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ZEISS. Discover the fascinating world of birds, and win a birding trip to Columbia

Type of bird - London (1 Viewer)

Deb Burhinus

Used to be well known! 😎
Europe
Can anyone tell me what type of bird this is
Hi Piratesfan123

Welcome to Birdforum! 🙂

As the others have said, these are Egyptian Geese.

They were originally introduced to the UK as parts of Wildfowl collections for their rather attractive and exotic plumage way back in C17th. There is now a substantial feral population breeding in Norfolk of over 1,000 pairs (where they originally took foot in the wild) and they are quite abundant in London and the Home Counties as well as a population growing in the East Midlands. As far as being ‘invasive’ there’s no evidence they are cross breeding with native geese or competing for habitat but the populations are expanding so time will tell. The winter weather acts as a natural population suppressant since Egyptian Geeses breed in late winter rather than the spring compared to other Geese (although Climate Change might be improving chick survival). Egyptian chicks running around on my local patch is a regular sight in early to late March. As far as ‘invasive species’ go though, they are, in their current nembers, relatively harmless.
 

Kits

Picture Picker
Welcome to Birdforum! I am sure that you will find lots to interest you here and I hope that you enjoy your visits.
 

aeshna5

Well-known member
Hi Piratesfan123

Welcome to Birdforum! 🙂

As the others have said, these are Egyptian Geese.

They were originally introduced to the UK as parts of Wildfowl collections for their rather attractive and exotic plumage way back in C17th. There is now a substantial feral population breeding in Norfolk of over 1,000 pairs (where they originally took foot in the wild) and they are quite abundant in London and the Home Counties as well as a population growing in the East Midlands. As far as being ‘invasive’ there’s no evidence they are cross breeding with native geese or competing for habitat but the populations are expanding so time will tell. The winter weather acts as a natural population suppressant since Egyptian Geeses breed in late winter rather than the spring compared to other Geese (although Climate Change might be improving chick survival). Egyptian chicks running around on my local patch is a regular sight in early to late March. As far as ‘invasive species’ go though, they are, in their current nembers, relatively harmless.
Here in London, Egyptian Geese do indeed breed in late winter but also in spring & summer too. Numbers have rocketed here in the last decade & there are few water bodies without at least a pair but often many more. Not sure if they are a real problem yet.
 

KC Foggin

Super Moderator
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United States
Hi there and a warm welcome to you from those of us on staff here at BirdForum!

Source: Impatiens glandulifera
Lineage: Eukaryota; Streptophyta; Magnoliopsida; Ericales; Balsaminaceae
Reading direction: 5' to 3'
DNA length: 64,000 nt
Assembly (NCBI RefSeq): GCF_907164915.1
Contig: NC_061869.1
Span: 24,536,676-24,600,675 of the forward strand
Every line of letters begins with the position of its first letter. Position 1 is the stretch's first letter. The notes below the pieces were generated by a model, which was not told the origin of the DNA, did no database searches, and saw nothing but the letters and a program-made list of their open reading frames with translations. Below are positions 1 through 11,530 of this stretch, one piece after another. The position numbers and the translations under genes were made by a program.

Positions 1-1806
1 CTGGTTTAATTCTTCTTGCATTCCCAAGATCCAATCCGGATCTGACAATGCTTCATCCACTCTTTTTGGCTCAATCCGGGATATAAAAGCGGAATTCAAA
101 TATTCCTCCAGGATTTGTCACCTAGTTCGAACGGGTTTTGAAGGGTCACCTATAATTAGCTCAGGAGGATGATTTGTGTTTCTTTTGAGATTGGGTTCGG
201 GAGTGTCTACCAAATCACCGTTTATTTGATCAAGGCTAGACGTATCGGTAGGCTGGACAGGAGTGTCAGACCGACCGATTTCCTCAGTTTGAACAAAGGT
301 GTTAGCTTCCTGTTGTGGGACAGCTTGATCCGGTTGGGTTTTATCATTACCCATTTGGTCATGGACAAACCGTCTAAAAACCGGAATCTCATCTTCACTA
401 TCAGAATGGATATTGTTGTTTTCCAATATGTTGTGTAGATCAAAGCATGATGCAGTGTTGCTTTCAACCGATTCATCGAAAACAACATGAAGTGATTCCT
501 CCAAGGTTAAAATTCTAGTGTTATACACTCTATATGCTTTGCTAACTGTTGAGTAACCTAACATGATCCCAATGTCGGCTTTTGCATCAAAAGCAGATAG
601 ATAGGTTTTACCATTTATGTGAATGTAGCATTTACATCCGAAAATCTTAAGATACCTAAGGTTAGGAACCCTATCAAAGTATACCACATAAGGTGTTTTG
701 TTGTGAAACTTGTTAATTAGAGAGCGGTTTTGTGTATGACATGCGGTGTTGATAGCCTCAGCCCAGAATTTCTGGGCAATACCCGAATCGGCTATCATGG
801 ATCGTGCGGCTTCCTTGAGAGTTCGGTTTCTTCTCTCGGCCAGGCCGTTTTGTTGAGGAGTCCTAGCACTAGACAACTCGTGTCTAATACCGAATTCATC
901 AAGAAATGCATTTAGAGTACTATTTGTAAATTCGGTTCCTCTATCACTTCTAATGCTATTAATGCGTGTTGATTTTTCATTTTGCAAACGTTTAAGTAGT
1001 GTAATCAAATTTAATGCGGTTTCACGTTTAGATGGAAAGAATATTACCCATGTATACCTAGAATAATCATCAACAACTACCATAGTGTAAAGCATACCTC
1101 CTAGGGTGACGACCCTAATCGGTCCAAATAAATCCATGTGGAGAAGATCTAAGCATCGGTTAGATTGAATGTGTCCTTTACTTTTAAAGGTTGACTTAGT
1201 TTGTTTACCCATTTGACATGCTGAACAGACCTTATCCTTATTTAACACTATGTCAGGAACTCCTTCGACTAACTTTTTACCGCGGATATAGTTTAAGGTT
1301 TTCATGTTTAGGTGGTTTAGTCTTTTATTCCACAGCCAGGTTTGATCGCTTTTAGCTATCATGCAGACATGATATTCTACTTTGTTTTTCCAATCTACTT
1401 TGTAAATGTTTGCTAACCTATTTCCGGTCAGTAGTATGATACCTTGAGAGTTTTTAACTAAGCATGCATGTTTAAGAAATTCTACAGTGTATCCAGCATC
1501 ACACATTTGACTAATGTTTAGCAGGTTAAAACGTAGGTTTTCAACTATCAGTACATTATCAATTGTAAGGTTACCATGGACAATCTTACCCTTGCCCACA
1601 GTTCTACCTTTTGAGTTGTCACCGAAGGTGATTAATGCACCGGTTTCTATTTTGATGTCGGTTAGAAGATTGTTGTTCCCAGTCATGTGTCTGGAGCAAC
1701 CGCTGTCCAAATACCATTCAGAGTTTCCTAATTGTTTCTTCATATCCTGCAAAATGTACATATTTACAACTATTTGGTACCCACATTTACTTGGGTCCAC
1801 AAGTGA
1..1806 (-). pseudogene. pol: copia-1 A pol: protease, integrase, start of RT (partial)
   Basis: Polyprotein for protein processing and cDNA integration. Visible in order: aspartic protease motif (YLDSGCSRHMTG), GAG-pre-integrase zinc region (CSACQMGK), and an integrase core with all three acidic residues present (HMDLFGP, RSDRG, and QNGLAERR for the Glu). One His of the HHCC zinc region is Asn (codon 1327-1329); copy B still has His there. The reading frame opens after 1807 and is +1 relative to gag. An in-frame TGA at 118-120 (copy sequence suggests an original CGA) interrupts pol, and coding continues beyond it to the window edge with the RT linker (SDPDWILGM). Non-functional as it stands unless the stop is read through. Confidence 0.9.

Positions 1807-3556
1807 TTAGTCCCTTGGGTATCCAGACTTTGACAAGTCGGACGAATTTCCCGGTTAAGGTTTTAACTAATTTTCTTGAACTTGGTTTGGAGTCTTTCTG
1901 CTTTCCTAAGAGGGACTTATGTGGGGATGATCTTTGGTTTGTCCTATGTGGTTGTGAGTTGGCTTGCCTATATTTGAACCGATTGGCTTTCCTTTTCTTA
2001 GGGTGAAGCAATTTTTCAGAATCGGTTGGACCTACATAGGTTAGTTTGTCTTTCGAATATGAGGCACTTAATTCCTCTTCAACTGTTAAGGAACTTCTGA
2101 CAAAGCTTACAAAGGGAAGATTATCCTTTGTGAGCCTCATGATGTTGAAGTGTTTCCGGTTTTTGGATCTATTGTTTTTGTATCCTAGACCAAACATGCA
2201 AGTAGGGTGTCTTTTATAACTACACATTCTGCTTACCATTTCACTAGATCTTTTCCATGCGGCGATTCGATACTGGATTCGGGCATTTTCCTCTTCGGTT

We are glad that you found us and please join in wherever you like.
 

Deb Burhinus

Used to be well known! 😎
Europe
I w
Here in London, Egyptian Geese do indeed breed in late winter but also in spring & summer too. Numbers have rocketed here in the last decade & there are few water bodies without at least a pair but often many more. Not sure if they are a real problem yet.
I wonder if some of those are second clutches? Some of them double brood as well (that’s an average of 9 chicks a clutch) so something must still be suppressing the populations - where I am, I’ve not seen any Egyptian Geese goslings after May afaicr so maybe it’s habitat related or depends on other species using the waterways?

This may be of interest
 

aeshna5

Well-known member
I w

I wonder if some of those are second clutches? Some of them double brood as well (that’s an average of 9 chicks a clutch) so something must still be suppressing the populations - where I am, I’ve not seen any Egyptian Geese goslings after May afaicr so maybe it’s habitat related or depends on other species using the waterways?

This may be of interest
You're correct some are second clutches. I follow Ralph Hancock's daily blog which covers the bird (& some other wildlife) of Kensington Gardens & Hyde Park & some of the birds are known to him. Some are really lousy parents & fail to fledge any young as there's a lot of predation by Herring & Lesser Black-backed Gulls in particular. One of the latter is a specialist Feral Pigeon predator & takes one of more every single day by snatching & then drowning them (there are some of his videos on You Tube-not for the squeamish!). Despite the heavy toll on goslings the park now has a very large population at times exceeding a hundred birds.

Thanks for the link-useful reading. I do enjoy watching these birds.
 
ZEISS. Discover the fascinating world of birds, and win a birding trip to Columbia
ZEISS. Discover the fascinating world of birds, and win a birding trip to Colombia
ZEISS. Discover the fascinating world of birds, and win a birding trip to Colombia

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